Postnatal Physiotherapy Penrith
If you are seeking postnatal physiotherapy services in Penrith and Greater Western Sydney, our team of experienced physiotherapists is here to help.
Return To Your Best After Your Birth
Restore Your Body & Renew Your Confidence With Postnatal Physiotherapy
Our experienced team of Women’s Health physios are here to support and guide you to recovery. We help women across Penrith, Blue Mountains and Western Sydney with their birth recovery.
From new mums to experienced mums, addressing any post partum issues early will help you recover faster and get you back to being you.
We can help with a range of post partum conditions from pelvic floor assessments and recovery,
How Can We Help You?
Pelvic Floor Muscle
Some parts of the pelvic floor have to stretch 2-3 times their normal muscle length to deliver a baby! We can assess your pelvic floor and help your recover after birth.
If you have had a caesarean delivery or have been told you have an abdominal muscle separation, we can help you with this recovery through a tailored assessment and treatment plan.
Mastitis & Breastfeeding Support
Breastfeeding isn't always easy. Blocked ducts, tenderness and inflammation can lead to complications. We can support you throughout the process of breastfeeding.
Postnatal Pelvic Floor Physiotherapy
Pelvic Floor Check
Recommended at 6 weeks after birth for all women who have had a vaginal delivery. Especially important if your baby was over 4kgs, you pushed for nearly 2hrs, or you had forceps.
We know that if you are still leaking 3 months after the birth of your baby and you don’t start a proper supervised pelvic floor exercise program, it is highly likely you will still be leaking when your baby goes to school! You definitely won’t be winning the parent egg and spoon race at the kindy sports carnival because nobody can run fast with their legs crossed!
We also know that there is a particular injury called a puborectalis muscle avulsion that can occur at the time of vaginal delivery. Put more simply, this is a tear of part of the pelvic floor muscle from its pubic bone attachment. It remains invisible to the eye, is not necessarily symptomatic at the time, but it doubles the risk of a bladder prolapse and/or uterine prolapse over a lifetime. A post-partum pelvic floor assessment will reveal whether you have this injury and may lead to safer exercise and loading choices, perhaps reducing the risk of future prolapse. Important to know if you want to return to heavy lifting or high intensity exercise at the gym, or return to, or take up running.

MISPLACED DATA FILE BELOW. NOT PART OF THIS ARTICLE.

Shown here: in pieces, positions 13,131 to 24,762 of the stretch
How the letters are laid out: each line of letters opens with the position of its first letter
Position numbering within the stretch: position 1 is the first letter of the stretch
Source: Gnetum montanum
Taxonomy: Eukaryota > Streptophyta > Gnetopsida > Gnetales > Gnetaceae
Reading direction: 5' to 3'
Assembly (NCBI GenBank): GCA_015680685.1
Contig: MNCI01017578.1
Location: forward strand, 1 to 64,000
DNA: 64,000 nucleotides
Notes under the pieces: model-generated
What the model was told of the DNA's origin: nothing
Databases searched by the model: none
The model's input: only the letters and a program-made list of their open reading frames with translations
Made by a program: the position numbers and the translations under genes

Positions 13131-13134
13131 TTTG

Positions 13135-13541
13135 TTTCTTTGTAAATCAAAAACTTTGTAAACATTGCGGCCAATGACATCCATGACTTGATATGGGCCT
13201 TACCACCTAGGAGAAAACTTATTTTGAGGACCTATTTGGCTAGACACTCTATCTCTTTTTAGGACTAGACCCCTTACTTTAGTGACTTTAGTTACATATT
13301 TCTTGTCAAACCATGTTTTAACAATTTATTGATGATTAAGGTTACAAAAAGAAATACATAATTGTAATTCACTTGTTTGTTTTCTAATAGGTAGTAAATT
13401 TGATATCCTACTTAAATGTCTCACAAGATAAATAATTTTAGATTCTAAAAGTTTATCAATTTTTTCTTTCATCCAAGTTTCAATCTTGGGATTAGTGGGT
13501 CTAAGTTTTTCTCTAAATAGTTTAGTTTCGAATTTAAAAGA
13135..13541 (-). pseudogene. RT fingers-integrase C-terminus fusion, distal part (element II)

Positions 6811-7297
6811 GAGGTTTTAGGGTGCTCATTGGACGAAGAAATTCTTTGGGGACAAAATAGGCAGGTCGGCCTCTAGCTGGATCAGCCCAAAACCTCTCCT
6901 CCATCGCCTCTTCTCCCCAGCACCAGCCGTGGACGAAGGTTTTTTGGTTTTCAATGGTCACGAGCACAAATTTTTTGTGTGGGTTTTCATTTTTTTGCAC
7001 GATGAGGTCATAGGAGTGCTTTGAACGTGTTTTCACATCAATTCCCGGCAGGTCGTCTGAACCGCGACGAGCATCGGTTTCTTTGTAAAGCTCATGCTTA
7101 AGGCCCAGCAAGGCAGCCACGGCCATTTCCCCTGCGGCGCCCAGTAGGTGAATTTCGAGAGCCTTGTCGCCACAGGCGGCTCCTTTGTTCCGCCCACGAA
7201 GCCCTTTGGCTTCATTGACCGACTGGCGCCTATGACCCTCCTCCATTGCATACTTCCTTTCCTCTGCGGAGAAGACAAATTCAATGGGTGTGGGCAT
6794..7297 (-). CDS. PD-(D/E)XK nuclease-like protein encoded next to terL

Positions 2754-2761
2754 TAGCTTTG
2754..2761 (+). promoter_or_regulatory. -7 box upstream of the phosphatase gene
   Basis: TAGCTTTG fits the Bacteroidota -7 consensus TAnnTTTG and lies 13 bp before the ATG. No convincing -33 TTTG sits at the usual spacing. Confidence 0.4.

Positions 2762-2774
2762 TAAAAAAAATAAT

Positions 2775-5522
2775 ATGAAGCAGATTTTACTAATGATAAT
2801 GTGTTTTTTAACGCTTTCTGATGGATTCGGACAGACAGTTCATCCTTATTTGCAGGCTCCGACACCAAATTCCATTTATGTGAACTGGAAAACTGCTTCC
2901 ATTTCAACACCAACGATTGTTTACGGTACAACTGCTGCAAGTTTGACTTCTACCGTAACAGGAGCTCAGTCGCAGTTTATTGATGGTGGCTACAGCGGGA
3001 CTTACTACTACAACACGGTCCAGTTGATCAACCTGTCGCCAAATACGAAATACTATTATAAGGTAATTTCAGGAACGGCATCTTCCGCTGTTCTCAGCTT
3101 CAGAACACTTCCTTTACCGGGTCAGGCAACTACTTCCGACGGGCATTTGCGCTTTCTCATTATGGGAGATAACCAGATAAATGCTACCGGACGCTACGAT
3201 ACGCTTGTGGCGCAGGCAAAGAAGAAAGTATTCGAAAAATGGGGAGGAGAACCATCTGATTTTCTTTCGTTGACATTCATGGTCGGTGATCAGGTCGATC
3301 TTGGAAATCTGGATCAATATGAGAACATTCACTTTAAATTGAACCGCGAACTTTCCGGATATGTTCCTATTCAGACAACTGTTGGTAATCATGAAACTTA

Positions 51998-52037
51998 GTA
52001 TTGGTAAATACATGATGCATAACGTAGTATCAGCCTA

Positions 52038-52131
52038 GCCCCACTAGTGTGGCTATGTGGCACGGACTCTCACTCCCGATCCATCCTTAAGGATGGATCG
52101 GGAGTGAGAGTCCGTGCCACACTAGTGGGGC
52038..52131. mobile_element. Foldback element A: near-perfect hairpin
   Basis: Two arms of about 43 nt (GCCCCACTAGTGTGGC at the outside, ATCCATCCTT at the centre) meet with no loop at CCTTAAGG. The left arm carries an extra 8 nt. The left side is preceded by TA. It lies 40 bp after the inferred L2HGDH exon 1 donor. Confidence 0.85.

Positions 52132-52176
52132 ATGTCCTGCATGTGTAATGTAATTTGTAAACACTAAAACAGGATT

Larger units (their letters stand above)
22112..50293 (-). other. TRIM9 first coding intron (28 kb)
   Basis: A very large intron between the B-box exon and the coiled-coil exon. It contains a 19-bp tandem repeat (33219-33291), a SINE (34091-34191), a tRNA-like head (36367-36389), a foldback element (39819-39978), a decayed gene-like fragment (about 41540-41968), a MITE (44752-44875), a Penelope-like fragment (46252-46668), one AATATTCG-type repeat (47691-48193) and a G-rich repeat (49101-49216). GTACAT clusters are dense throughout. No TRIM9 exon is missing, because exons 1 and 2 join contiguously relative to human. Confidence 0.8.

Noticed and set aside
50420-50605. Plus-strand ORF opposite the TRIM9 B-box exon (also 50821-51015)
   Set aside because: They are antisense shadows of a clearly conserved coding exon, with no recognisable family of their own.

Pain and tightness from episiotomy scars and stitches, or difficulty returning to sexual activity can also be managed with pelvic floor therapy.
A pelvic floor check is also recommended for women who had a caesarean delivery but have new or ongoing vaginal pain or pelvic floor symptoms.
For a unique and helpful baby shower idea, a 6 week Post-Partum Pelvic Floor Check gift voucher is available from our shop.
Physiotherapy for Abdominal Muscle Separation
Abdominal Muscle Check
Recommended at 3-6 weeks postpartum. Especially if you had a caesarean delivery, suspect or have been told you have DRA (diastasis rectus abdominus) or abdominal muscle separation, feel like ‘nothing is there’ when you try to sit up in bed or lift or carry your baby, see any doming or protrusion or triangulation in the midline (like a pointy Toblerone chocolate bar pushing up out of your belly when you lean back or sit up), feel your intestines are vulnerable to the whack of a flailing toddler arm or leg, or if you have a million stretch marks and can’t tell what is going on under all that skin. We can also help if you have pain or adhesion from your caesarean scar.
Physiotherapy for Mastitis & Breastfeeding Support
Breast engorgement and blocked ducts can cause painful lumps, which can lead to breast inflammation known as mastitis. The breast will become tender, red, and warm. You may experience shakes and chills, and fatigue. In rare cases an abscess could form.
Physiotherapy management consists of postural advice, gentle stretches and massage, therapeutic ultrasound, and sometimes supportive kinesiotape.